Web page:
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Why Low Volume Is Actually Bullish

Schaeffer's Senior Technical Strategist states his case against low-volume bears

by 8/17/2012 1:15:41 PM
Stocks quoted in this article:

One of the big knocks on this rally is that volume has been light. Tough to argue, because it has been. But what stands out about this argument is that it's one we've heard from the bears since mid-2009. I remember doing various bull/bear debates back then, and the bounce on low volume was a common bullet point in the bears' pocket. Fast-forward three years, and I'm hearing this exact same argument as a reason to be cautious.

My thinking has long been that volume in stocks is much lighter now than in the past because no one wants to own them anymore. We've lost a generation of traders over the years, so of course volume is lower. Also, there aren't nearly as many hedge funds as there were just a few years ago, so again, less volume just makes sense. Then, considering some of the issues we've seen from the high-frequency trading (HFT) crowd -- think Knight Capital Group Inc. (NYSE:KCG) here -- and again, less volume is totally logical.

Lastly, to compare volume during the financial crisis versus now just seems wrong. We had a generational low in stocks (remember, volume always surges at lows, not tops) with various banking stocks (trading under $5) accounting for much of the volume. I forget the exact number, but there was a time that Citigroup Inc. (NYSE:C) made up a very large portion of overall trading volume. To compare volume over the past few years with what we saw during the financial crisis is apples to oranges.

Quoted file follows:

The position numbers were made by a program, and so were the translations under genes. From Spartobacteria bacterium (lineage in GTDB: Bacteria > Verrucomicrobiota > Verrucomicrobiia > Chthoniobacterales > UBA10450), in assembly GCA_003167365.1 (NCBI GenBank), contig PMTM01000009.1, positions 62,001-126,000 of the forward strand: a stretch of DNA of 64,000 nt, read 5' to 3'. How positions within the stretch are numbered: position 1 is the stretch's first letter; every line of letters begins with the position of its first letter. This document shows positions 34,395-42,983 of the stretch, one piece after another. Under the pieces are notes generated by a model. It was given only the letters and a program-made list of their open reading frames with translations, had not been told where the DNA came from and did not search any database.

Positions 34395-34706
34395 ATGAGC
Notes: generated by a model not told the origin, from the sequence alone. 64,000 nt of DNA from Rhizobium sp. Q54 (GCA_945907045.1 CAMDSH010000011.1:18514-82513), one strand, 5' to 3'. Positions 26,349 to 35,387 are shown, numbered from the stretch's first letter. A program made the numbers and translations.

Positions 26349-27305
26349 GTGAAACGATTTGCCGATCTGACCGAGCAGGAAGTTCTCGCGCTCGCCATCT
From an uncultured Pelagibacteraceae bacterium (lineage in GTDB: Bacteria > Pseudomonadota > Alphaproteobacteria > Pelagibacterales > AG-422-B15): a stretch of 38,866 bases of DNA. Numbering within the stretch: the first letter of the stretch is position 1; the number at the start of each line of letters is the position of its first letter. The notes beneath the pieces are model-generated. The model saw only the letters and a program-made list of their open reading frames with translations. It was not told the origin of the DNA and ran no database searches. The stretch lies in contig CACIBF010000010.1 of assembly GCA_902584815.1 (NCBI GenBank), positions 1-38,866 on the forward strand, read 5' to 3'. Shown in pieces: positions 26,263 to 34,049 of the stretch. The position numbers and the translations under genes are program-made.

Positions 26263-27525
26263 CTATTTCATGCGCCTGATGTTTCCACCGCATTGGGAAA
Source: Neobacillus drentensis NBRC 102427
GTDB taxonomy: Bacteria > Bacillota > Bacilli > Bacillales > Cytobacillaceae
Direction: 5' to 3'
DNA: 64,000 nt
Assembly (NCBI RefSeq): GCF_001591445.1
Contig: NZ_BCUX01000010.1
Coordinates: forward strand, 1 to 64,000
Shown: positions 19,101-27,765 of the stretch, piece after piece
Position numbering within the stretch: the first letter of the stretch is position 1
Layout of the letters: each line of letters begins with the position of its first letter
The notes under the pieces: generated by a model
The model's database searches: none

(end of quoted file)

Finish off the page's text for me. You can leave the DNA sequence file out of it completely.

Then, I came across what Michael Santoli of Barron's noted regarding volume:

Yet in a report late last month, Brown Brothers Harriman strategists note that this is merely a partial give-back from the huge tripling of average volume from 2004 to 2009, as cheap high-speed trading and the financial crisis fed hyperactivity. More interestingly, they calculate that the unusual prevalence of very high-priced stocks today is helping to understate share volume. The number of stocks above $100 and the average price of shares in the S&P 500 are both near 22-year highs. Dollar volume, indeed, is up slightly from 2010.

This makes total sense. Whereas low-dollar bank stocks made up most of the volume, now the big, sexy names are the ones worth several hundred dollars. The Apple Inc.'s (NASDAQ:AAPL), Chipotle Mexican Grill, Inc.'s (NYSE:CMG), and Google Inc's (NASDAQ:GOOG) of the world are the ones traders play now. Of course, your average trader can't buy as much GOOG at $600, versus Bank of America Corp (NYSE:BAC) when it was $7. Then, let's forget the fact that the S&P 500 Index (SPX) has doubled over the past three years. So, it's safe to say most stocks have probably doubled as well. Again, how is lower volume a shock? It costs more to buy stocks, so people don't buy as many.

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